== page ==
PA-ACP Advocacy Goes to Court for its Members

The PA-ACP has joined as a party to an amicus brief in a case before the State Superior Court in Gill v. the Children’s Hospital of Philadelphia (CHOP) to protect its members and the privileged nature of all peer review processes and findings.

Larry Jones, MD, FACP, president of PA-ACP Services, Inc. said “In Gill v. CHOP,” he said, “the decision of a Philadelphia Court could have chilling effects on discovery and peer reviews, and the ruling flies in the face of law and judicial precedent.  PA-ACP’s leadership felt it had an obligation to get directly engaged in filings with the Courts to protect its members and patient safety.”

Dr. Jones said PA-ACP’s advocacy goes beyond grass roots, regulations and legislation, and reaffirmed that the Chapter will take action on behalf of its members to solve problems and protect medical practices, no matter what the forum.

In this case, the Philadelphia Court of Common Pleas  has ruled that virtually all the underlying documents associated with CHOP's internal patient safety investigation were discoverable in three different medical malpractice lawsuits, despite the fact that the documents themselves were generated during the peer review process and had never been published.

This was five years after CHOP conducted an intensive patient safety investigation to determine the cause of an adenovirus outbreak in its NICU. As a result of the investigation, a potential link between adenovirus and non-contact ophthalmologic equipment became apparent, and the physician community was alerted about the findings.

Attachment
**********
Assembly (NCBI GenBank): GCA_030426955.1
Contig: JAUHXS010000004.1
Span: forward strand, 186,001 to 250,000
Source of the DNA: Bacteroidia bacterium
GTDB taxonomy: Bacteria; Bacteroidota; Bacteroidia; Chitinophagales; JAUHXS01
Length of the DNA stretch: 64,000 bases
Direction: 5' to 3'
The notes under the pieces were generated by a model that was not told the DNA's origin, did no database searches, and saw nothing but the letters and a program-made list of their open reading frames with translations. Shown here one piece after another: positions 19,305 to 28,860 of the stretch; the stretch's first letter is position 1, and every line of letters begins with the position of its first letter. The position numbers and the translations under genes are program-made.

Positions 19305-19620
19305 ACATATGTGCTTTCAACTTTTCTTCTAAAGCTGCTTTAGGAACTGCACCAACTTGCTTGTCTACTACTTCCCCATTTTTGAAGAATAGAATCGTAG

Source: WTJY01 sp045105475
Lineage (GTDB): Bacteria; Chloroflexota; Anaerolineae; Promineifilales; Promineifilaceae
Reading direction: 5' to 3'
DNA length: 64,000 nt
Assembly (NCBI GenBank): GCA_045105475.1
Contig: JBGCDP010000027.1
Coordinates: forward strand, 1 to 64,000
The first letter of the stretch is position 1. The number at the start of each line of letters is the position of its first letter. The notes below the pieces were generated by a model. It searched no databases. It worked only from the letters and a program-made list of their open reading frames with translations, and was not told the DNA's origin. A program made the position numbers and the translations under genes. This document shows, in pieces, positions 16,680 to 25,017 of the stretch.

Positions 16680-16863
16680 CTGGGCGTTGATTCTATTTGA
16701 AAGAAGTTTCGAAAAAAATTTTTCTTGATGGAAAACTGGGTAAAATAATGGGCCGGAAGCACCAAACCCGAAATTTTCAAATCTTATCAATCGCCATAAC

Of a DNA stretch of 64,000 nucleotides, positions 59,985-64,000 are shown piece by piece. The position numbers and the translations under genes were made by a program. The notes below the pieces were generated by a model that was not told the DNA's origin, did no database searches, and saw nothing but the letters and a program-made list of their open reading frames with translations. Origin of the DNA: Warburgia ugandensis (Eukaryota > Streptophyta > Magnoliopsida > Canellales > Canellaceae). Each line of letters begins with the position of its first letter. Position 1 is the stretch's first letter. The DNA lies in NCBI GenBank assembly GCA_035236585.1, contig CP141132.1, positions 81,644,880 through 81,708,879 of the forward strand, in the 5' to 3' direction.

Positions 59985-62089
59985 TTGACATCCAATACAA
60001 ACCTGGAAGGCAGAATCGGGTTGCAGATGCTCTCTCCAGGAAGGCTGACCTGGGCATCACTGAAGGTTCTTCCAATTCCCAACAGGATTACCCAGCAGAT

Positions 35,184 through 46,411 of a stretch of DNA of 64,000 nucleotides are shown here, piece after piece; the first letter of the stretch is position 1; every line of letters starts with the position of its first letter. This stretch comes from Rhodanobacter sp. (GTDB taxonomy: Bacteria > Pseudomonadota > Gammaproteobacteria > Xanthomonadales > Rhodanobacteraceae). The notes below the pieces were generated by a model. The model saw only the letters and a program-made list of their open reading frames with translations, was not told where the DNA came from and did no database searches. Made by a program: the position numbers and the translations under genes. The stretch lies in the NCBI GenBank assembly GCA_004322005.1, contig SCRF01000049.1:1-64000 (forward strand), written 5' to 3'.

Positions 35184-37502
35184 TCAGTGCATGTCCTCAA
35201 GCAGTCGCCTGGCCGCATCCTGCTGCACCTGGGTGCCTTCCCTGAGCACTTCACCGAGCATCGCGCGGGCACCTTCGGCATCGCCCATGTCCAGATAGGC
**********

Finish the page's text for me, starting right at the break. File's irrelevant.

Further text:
The decision is particularly onerous in itself, and the state Supreme Court as recently as August in Leadbitter v. Keystone Anesthesia Consultants, Ltd., held that the proceedings and records of any committee that performs a peer review function are privileged and not discoverable under the state’s Peer Review Protection Act.

In the Leadbitter case, the court looked at the discoverability of peer review materials that were held by a credentialing committee.  It ruled that “[A] committee which performs a peer-review function, although it may not be specifically entitled a "peer review committee," constitutes a review committee whose proceedings and records are protected under Section 4 of the act.”

Other medical organizations joining in the amicus brief include the PA Chapter, American Academy of Pediatrics, the Pennsylvania Orthopaedic Society, the PA Medical Society and the American Medical Association.